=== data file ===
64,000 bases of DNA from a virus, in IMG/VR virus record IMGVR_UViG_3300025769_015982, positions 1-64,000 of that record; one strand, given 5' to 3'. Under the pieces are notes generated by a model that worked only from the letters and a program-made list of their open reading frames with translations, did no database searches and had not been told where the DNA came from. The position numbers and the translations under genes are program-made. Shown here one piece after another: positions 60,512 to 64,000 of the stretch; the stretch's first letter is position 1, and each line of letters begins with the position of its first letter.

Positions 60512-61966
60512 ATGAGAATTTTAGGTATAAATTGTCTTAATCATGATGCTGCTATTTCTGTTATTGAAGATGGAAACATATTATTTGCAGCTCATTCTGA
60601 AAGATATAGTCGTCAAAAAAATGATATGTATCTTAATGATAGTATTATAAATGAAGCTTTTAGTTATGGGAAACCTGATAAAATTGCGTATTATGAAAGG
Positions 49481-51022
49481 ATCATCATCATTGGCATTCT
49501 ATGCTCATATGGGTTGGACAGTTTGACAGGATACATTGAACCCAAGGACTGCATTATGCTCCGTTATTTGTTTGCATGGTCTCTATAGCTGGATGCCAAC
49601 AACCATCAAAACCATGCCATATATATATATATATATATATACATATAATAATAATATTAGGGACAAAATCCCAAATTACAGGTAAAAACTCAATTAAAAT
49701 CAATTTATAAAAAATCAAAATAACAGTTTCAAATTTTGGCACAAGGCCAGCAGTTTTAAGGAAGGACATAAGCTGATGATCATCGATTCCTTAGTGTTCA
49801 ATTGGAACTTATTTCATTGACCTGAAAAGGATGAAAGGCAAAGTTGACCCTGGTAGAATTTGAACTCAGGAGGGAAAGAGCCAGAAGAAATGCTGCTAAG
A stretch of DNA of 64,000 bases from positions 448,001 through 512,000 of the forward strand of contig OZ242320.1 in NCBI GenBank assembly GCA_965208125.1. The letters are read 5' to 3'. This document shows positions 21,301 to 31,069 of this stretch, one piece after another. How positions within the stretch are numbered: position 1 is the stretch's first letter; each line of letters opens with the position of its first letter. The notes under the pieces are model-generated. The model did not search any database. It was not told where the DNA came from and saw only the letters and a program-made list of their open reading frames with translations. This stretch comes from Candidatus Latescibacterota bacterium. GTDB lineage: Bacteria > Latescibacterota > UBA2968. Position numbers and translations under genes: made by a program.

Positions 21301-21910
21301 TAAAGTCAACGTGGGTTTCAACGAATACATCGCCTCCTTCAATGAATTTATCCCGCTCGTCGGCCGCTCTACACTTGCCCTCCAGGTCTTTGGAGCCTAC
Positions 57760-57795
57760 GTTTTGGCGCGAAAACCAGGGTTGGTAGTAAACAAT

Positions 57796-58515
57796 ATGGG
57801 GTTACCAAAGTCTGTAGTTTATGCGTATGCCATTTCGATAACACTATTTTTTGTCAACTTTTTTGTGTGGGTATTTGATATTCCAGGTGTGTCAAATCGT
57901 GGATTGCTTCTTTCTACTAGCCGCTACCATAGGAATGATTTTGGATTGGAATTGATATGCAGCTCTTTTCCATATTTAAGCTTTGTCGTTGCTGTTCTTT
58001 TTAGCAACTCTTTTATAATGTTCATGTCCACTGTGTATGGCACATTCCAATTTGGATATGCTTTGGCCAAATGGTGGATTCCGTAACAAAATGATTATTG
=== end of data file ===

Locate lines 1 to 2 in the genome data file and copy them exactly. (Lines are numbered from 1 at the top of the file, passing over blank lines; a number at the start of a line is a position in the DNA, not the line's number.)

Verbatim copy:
64,000 bases of DNA from a virus, in IMG/VR virus record IMGVR_UViG_3300025769_015982, positions 1-64,000 of that record; one strand, given 5' to 3'. Under the pieces are notes generated by a model that worked only from the letters and a program-made list of their open reading frames with translations, did no database searches and had not been told where the DNA came from. The position numbers and the translations under genes are program-made. Shown here one piece after another: positions 60,512 to 64,000 of the stretch; the stretch's first letter is position 1, and each line of letters begins with the position of its first letter.

Positions 60512-61966